As a result, over the past two weeks I have paid for and have been working with the desktop version of Air Manager. It’s much more powerful that the mobile version, and lets you customize instruments. Doing so means being good with PhotoShop (or good enough), but more important, means knowing your way around basic Lua code and scripts — and that is something I barely understand.
But I have been playing with it, and have come a fair way in modifying some of the free instruments to create my own panels. One is a C172 panel that better matches the instrumentation of the Skyhawk I rent, and which has black instrument backgrounds to better match my sim’s black panel. It looks like this:
That was an easy modification. I just changed the light settings on the backgrounds for the steam gauges so they were grey/black.
A more significant bit of work has been modifying the default Air Manager Avidyne panel so it more closely matches and works like the actual Avidyne Entegra PFD in the Cirrus I’m flying. The actual panel looks like this (not from the airplane I use — I found this image on the Web):
… whereas the default Air Manager panel looks like this:
… and after spending some time with PhotoShop and working with the Lua script, I now have a panel that looks like this:
I’ve moved the left data block down below where it is in the real plane, and added the engine data block on the other side. That scripting was all straightforward. More complicated (at least to figure out, as the code is simple) was the data block for the GPS data. I had to figure out how to have it display the full name of the next waypoint, and found some clever code to convert the time enroute estimate to hours:minutes:seconds. And finally yesterday I was able to create the power percentage at top left. X-Plane has a dataref for total power for the airplane in watts, and another for current power in watts. Some math created the power percentage, and it seems to accurately change with mixture and altitude. Given that all Cirrus power settings are in percentages, this data block was important for the panel to work well for my IFR training. There is more to do, but this is a great start and I hope to keep working on it, and at some point I will upload it to the Air Manager store so others can use it.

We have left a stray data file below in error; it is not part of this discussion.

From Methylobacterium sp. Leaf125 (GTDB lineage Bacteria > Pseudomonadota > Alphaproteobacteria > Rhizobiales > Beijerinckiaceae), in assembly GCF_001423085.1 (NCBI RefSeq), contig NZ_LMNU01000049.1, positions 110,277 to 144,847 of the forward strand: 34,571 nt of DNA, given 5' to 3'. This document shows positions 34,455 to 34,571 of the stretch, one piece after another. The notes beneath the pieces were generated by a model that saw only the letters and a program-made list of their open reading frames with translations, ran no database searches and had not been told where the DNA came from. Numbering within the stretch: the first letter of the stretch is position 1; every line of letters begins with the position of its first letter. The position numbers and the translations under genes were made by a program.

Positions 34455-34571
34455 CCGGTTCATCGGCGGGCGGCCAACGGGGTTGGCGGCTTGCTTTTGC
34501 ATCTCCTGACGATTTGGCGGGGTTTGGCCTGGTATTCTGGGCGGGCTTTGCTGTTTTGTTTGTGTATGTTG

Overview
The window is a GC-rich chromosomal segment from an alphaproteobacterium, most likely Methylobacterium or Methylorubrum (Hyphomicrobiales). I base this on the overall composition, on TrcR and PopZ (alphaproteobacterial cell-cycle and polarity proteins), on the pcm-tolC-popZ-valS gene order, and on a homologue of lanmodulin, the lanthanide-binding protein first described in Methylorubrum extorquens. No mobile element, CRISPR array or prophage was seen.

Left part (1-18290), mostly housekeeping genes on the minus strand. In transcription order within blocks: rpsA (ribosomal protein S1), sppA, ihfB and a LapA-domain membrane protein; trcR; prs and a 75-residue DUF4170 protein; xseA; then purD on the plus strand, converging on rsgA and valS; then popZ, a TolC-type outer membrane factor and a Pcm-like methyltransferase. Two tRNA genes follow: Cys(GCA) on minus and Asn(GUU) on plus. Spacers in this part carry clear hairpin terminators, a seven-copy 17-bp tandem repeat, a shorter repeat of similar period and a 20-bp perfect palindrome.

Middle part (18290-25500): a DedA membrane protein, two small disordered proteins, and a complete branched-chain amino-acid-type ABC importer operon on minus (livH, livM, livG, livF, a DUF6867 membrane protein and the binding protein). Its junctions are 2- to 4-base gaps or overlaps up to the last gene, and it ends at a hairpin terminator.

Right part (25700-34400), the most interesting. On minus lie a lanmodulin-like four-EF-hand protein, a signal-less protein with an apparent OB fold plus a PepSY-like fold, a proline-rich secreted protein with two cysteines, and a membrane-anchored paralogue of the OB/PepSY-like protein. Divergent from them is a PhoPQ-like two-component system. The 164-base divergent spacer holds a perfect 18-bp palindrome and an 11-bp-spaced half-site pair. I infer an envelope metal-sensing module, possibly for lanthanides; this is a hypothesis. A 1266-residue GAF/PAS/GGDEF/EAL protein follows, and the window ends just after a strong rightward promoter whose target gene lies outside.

In terms of running these panels, I can’t do it on the iPad as the iPad player is limited to instruments in the store. So I pulled out an older Microsoft Surface I have, cleaned it up and updated its Windows, and installed on it Sim Innovations Air Player software. This lets me send any panel I create in Air Manager to the Surface where it can talk to X-Plane. I’ll now be mounting that Surface where the iPad used to be in my panel. I’ll post and update when it’s up and running, but so far the tests look great.
I made the decision earlier this week to do my IFR training in this SR-20. I had a flight in it last month, and another this week, and while it is more expensive per hour than the other airplanes I’ve been flying I believe it’s the right platform for me long term. As I’ve done more research on Cirrus I’ve been particularly impressed with the focus on safety and the very strong pilot community, embodied by COPA, the association for Cirrus pilots and owners. I’ve joined it, and have already learned a lot about general aviation just from reading its forums. I also very much like the tone of that community: everyone uses their real names, the disagreements are extremely civil, and folks are beyond helpful.
COPA also runs a series of proficiency programs, called CPPP’s, several times a year that include flight and ground schools and can count as FAA Wings training credit. There’s one in Lakeland, FL next weekend and I’ve enrolled in the ground school. I’m really looking forward to it.
Finally, I’ve configured the sim to model an SR-20 using Jason Chandler’s Cirrus package. I find the flight model excellent, and you get both SR-20s and SR-22s in the package. I tried the vFlyte SR-20 but it was difficult to remove cockpit objects so they weren’t visible in my monitors. That vFlyte package would be better for VR use, though. Air Manager for iPad has a basic Avidyne panel (which the SR-20 I’ll be flying uses) that I can run in the sim. It works well, but lacks a lot of the data the real thing presents, so this weekend I’ll be looking into building my own via the Air Manager desktop app. I’ll keep you posted on that experiment.